In this session of Implementation Stories, we spoke to Richard Benavides, Onboarding Manager at Crew App.
With over five years of experience in handling customer onboarding for SaaS apps, Richard’s expertise lies in leveraging automation and technology to create onboarding experiences that deliver the brand promise quickly and effectively. At Crew, Richard single-handedly manages onboarding for all customers across foodservice, grocery and retail, healthcare, long-term care, and lifestyle sectors.
Crew is a digital workspace similar to Slack and connects distributed workforces comprising frontline workers to their managers and corporate leadership by unifying communications, streamlining scheduling, and making operations easier.
In an hour-long chat, Richard shared his experiences with onboarding, the reasons for Crew’s switch to a low-touch customer onboarding model, their current approach, and the one thing to focus on in onboarding.
Let’s get started.
Note: We’ve edited the conversation for brevity and clarity.
I’ve been in customer onboarding for nearly six years and with Crew since 2019 and am currently the one-person onboarding team here.
You can think of Crew as Slack for shift workers or dispersed workers. It has schedules, shift coverage, a repository for workers to access resources, etc. Our users are mostly from the fast food, retail, or healthcare industry. Basically, any place that has distributed sets of field workers.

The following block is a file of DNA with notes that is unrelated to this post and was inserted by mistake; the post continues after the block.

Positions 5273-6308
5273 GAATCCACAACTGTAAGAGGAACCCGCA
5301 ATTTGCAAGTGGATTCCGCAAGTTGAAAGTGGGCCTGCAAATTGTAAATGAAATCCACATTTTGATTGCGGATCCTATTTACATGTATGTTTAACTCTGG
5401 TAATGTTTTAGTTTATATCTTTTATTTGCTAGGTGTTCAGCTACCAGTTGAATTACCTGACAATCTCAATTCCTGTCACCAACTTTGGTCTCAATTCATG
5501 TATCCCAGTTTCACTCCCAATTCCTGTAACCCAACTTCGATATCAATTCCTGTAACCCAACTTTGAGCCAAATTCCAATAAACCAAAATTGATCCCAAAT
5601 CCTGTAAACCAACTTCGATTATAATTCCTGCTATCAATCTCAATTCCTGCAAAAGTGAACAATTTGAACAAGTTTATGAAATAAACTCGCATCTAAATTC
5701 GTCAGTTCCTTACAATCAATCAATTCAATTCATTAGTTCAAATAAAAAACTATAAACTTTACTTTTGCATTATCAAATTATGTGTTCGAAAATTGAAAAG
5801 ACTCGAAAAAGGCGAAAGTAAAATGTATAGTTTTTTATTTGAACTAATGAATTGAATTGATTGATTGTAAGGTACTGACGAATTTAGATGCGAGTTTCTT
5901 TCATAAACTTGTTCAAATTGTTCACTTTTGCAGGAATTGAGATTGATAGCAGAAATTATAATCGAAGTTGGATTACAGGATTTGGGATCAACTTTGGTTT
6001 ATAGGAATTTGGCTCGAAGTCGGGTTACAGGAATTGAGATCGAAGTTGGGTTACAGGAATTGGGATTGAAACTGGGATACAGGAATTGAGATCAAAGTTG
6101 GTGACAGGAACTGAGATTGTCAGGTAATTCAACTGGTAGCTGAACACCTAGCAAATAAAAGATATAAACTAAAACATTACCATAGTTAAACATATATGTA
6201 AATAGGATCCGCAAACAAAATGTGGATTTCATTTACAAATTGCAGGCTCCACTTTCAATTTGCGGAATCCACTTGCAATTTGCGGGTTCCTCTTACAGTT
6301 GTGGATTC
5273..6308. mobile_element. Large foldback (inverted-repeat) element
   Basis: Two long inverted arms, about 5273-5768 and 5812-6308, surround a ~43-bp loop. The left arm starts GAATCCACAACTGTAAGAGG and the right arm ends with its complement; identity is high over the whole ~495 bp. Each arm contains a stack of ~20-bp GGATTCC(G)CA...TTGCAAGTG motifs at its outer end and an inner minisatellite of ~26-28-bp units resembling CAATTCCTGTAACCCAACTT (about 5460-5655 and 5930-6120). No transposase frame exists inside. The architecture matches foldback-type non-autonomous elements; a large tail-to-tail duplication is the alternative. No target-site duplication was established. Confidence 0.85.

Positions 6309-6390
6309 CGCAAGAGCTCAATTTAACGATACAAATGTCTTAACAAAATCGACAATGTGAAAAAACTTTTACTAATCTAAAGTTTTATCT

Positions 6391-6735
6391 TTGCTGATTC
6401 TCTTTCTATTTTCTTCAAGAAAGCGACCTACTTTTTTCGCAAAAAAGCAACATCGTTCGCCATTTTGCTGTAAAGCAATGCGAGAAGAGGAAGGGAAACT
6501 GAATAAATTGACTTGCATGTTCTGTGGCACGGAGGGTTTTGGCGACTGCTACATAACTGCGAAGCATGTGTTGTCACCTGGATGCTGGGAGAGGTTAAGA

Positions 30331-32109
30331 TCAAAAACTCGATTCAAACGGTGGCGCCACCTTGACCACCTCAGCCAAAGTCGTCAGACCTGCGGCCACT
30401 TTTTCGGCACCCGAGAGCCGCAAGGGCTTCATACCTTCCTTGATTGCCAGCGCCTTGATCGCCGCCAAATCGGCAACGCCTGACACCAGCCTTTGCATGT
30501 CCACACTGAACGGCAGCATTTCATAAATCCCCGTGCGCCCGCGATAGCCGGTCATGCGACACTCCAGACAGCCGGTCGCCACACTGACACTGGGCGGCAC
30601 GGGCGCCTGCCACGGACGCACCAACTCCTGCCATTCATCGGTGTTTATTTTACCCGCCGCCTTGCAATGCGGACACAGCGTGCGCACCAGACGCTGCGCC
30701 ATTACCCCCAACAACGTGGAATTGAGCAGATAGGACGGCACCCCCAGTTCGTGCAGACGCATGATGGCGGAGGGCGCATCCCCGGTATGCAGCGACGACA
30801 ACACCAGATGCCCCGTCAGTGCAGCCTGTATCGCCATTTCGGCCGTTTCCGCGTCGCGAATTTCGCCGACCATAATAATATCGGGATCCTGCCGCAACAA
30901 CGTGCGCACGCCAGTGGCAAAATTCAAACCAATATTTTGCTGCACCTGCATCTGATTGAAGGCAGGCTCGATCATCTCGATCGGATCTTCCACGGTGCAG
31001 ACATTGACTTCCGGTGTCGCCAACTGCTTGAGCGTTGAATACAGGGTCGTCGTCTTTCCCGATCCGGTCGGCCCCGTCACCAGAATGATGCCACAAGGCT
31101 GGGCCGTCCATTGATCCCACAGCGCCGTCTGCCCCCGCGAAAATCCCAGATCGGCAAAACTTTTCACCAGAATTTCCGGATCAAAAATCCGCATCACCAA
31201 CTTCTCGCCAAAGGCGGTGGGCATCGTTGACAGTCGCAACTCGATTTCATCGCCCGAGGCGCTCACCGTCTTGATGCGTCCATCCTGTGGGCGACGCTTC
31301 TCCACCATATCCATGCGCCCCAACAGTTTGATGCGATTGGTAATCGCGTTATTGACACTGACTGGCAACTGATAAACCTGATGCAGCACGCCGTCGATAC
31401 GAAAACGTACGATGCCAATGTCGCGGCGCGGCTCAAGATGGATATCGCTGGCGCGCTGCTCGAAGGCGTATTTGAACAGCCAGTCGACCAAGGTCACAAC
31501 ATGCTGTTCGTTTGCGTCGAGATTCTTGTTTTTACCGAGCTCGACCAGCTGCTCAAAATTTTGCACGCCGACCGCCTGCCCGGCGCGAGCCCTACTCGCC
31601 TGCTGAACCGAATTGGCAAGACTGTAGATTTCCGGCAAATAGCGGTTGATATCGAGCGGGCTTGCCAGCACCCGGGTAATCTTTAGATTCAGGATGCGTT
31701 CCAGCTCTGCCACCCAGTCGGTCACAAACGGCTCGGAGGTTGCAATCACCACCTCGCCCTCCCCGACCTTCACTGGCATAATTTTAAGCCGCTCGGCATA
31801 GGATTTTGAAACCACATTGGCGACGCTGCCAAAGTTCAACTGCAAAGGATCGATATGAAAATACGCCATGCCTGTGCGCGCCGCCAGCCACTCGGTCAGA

It was a high-touch approach, no matter who the customer was. On average, every customer got about three hours of live training sessions, live check-ins, etc. through online meetings.
Since Crew is fairly easy to use, we focus on the leaders to drive customer onboarding.
The first call is a kickoff one with the leadership team at a high level. Then, there is a meeting with, say, the department leaders, to understand their requirements and configure the app for them. During this time, they submit the information that shows us how to create the setup for them—this is mostly through Excel templates that they fill for us.
By Week 3, the training is complete for everyone.
During Week 4, we invite everyone to check in with them, and this happens once again, after another two weeks. We introduce the CSM after about 60 days.